WASHINGTON — The Senate, joining the House in a sharp legislative repudiation of White House leadership on a pressing environmental concern, voted 86 to 14 Wednesday to override President Reagan's veto of the $20-billion Clean Water Act.
The override was the first of the month-old, Democratic-led 100th Congress and only the seventh of Reagan's six-year presidency. The measure now becomes law, authorizing federal aid for waste water projects in as many as 1,500 cities--including hundreds of millions of dollars to upgrade Los Angeles' troubled sewage treatment system.
Senators from both parties warned against viewing the override as a sign that Reagan, midway through his final term, had lost much of his clout.
'Bum Rap' for Reagan
"This will be widely interpreted throughout the United States as a reflection of the weakness of the presidency as a result of the Iran matter. I think that's a bum rap," said Sen. George J. Mitchell (D-Me.), who managed the override vote on the Senate floor. "But that's what makes this (veto) such an incredible act of bad judgment on the part of the President and the White House."
Sen. John H. Chafee (R-R.I.), who guided the clean water bill through the last session of Congress, said that Reagan retained his power to shape legislation and influence the congressional agenda, despite the overwhelming override vote.
"I just don't think this vote is indicative of anything in the future," Chafee said.
Foremost, the vote is evidence that the President is out of step with public support for improving the environment, Democrats said.
Only one Democrat, Sen. J. James Exon of Nebraska, voted to uphold the veto.
Reagan criticized the measure last week as budget-busting, pork-barrel legislation, and Exon warned his colleagues that, by overriding the veto, they would be giving the President ammunition for continuing charges that Congress was responsible for the size of the federal deficit.
"Politically, if we override, we will have 'made his day,' " Exon said.
Republican critics of the legislation, led by Senate Minority Leader Bob Dole of Kansas, said that, by voting against the override, they were going on the record not against clean water but in favor of trimming the deficit.
"There is also such a thing as . . . pollution of the money supply, a pollution of fiscal policy, a pollution of the integrity of the credit of the United States," said Sen. Steven D. Symms (R-Ida.). "And we are literally piling debt upon debt upon debt."
1981 'Pact' Cited
But Mitchell said Congress simply was following through on a pact made with the President in 1981--when federal support for local sewage treatment projects was slashed to $2.4 billion from $5 billion annually--to maintain federal subsidies at a steady level for another decade.
"We made a bargain. We kept our end of it," Mitchell said. "The President did not."
Environmentalists cheered the Senate action, which followed a 401-26 House vote Tuesday to override the veto.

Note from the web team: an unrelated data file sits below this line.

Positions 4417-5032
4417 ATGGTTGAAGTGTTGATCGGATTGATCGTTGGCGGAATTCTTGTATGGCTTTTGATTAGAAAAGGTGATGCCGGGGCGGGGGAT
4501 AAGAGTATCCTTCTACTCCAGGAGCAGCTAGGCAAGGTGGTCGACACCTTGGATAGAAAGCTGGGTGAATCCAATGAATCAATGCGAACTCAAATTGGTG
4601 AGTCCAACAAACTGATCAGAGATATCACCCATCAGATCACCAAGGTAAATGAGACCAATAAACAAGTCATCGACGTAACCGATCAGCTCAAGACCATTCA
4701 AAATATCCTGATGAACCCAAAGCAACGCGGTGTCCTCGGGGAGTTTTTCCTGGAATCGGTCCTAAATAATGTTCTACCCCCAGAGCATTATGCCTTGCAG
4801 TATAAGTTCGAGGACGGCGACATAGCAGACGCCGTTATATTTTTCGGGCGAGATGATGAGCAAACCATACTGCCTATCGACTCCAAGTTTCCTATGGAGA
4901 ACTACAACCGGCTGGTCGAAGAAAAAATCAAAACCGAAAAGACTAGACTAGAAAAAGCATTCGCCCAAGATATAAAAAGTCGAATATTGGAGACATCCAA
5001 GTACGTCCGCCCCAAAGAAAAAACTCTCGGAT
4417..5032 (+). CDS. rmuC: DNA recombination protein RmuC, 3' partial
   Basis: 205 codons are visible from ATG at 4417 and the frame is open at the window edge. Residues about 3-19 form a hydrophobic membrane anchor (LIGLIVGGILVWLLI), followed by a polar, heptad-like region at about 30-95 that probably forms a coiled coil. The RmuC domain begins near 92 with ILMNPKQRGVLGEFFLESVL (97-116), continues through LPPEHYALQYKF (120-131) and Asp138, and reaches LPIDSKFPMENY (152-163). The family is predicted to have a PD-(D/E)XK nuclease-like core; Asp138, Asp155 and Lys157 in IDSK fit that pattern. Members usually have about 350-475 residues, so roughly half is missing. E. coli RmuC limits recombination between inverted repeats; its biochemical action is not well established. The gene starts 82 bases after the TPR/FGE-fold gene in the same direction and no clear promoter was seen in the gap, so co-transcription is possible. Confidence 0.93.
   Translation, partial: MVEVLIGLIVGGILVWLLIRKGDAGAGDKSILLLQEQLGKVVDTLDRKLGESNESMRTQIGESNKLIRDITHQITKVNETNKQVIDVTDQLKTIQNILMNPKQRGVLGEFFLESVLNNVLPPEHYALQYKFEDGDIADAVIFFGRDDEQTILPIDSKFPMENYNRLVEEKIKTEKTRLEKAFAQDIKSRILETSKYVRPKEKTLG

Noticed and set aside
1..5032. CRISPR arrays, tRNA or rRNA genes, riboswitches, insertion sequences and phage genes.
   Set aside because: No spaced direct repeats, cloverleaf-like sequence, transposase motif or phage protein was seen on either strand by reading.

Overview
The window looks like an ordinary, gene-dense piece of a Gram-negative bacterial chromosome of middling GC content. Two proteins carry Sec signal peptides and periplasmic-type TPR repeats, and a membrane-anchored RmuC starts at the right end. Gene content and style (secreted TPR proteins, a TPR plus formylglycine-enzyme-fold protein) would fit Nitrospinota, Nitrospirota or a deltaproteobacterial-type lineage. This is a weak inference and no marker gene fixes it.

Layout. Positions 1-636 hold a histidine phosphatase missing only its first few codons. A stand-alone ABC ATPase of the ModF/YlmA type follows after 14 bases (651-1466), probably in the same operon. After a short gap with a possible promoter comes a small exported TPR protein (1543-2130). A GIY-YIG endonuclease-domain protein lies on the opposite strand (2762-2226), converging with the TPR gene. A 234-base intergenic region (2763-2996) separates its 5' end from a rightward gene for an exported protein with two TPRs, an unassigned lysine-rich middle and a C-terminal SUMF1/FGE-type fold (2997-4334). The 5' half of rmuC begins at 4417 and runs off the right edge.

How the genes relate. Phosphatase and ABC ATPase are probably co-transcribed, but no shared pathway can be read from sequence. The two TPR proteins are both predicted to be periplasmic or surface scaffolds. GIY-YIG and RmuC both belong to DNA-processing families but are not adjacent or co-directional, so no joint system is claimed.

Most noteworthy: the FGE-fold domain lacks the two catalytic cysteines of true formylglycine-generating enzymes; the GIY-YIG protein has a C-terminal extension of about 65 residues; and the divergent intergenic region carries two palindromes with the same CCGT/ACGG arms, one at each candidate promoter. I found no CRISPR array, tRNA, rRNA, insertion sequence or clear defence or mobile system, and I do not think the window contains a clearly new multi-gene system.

"The Clean Water Act has been one of the more successful pieces of environmental legislation," said David Baker, political director of Friends of the Earth, a national environmental activist group. "In 1969, the Cuyahoga River near Cleveland caught fire. Due to the Clean Water Act, primarily, that doesn't happen anymore."
'Laden With Pork'
In vetoing the legislation last week for the second time in three months, Reagan criticized Congress for sending him a bill that he said was "loaded with waste and laden with pork." Legislative leaders testily rebutted the charge Wednesday, noting that a $12-billion compromise measure which the White House proposed last month contained all the special projects listed in Congress' version. The difference was in grants and loans provided to states.
"It appears (that), if the Congress proposes, it's pork," Mitchell said. "If the President proposes, it's roast sirloin."
Eager for Challenge
Both houses first passed the legislation unanimously in October, but Reagan killed that measure with a pocket veto after Congress had adjourned. The 100th Congress--its Democratic leadership eager to pose an early challenge to the President--made passage of identical legislation the first major order of business when it convened last month.
The legislation provides $18 billion through 1994 in federal subsidies for local sewage treatment projects. In a concession to the President, however, the federal subsidy program--the financial underpinning of U.S. water cleanup efforts since the first Clean Water Act became law in 1972--is phased out over the new act's nine-year life.
Under a revised formula for distributing the federal aid, California will get $1.3 billion for sewage system construction. Officials in Los Angeles expect the State Water Resources Board to use the aid to fund "a major portion" of the city's 10-year, $2.3-billion sewer improvement program, Deputy Mayor Tom Houston said Wednesday.
Raw Sewage in Pacific